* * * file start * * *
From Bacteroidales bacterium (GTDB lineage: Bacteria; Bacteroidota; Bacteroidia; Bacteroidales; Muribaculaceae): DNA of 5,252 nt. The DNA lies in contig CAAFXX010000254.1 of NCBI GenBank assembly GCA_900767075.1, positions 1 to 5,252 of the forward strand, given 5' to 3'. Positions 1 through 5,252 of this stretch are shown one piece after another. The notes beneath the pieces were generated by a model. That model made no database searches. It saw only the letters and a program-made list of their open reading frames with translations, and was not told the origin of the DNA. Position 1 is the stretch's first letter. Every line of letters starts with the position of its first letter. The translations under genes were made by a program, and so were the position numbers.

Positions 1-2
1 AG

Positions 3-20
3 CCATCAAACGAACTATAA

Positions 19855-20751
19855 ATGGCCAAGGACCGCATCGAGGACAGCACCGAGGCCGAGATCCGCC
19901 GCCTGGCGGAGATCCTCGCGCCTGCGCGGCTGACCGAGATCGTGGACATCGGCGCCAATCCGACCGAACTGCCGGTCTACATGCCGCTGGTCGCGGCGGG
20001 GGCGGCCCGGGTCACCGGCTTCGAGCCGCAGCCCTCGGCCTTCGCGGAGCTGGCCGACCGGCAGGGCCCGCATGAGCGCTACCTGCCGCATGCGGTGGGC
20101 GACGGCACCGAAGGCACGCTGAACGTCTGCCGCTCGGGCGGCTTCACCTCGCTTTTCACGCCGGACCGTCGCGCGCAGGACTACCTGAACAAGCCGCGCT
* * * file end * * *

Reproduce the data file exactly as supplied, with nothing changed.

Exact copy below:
From Bacteroidales bacterium (GTDB lineage: Bacteria; Bacteroidota; Bacteroidia; Bacteroidales; Muribaculaceae): DNA of 5,252 nt. The DNA lies in contig CAAFXX010000254.1 of NCBI GenBank assembly GCA_900767075.1, positions 1 to 5,252 of the forward strand, given 5' to 3'. Positions 1 through 5,252 of this stretch are shown one piece after another. The notes beneath the pieces were generated by a model. That model made no database searches. It saw only the letters and a program-made list of their open reading frames with translations, and was not told the origin of the DNA. Position 1 is the stretch's first letter. Every line of letters starts with the position of its first letter. The translations under genes were made by a program, and so were the position numbers.

Positions 1-2
1 AG

Positions 3-20
3 CCATCAAACGAACTATAA

Positions 19855-20751
19855 ATGGCCAAGGACCGCATCGAGGACAGCACCGAGGCCGAGATCCGCC
19901 GCCTGGCGGAGATCCTCGCGCCTGCGCGGCTGACCGAGATCGTGGACATCGGCGCCAATCCGACCGAACTGCCGGTCTACATGCCGCTGGTCGCGGCGGG
20001 GGCGGCCCGGGTCACCGGCTTCGAGCCGCAGCCCTCGGCCTTCGCGGAGCTGGCCGACCGGCAGGGCCCGCATGAGCGCTACCTGCCGCATGCGGTGGGC
20101 GACGGCACCGAAGGCACGCTGAACGTCTGCCGCTCGGGCGGCTTCACCTCGCTTTTCACGCCGGACCGTCGCGCGCAGGACTACCTGAACAAGCCGCGCT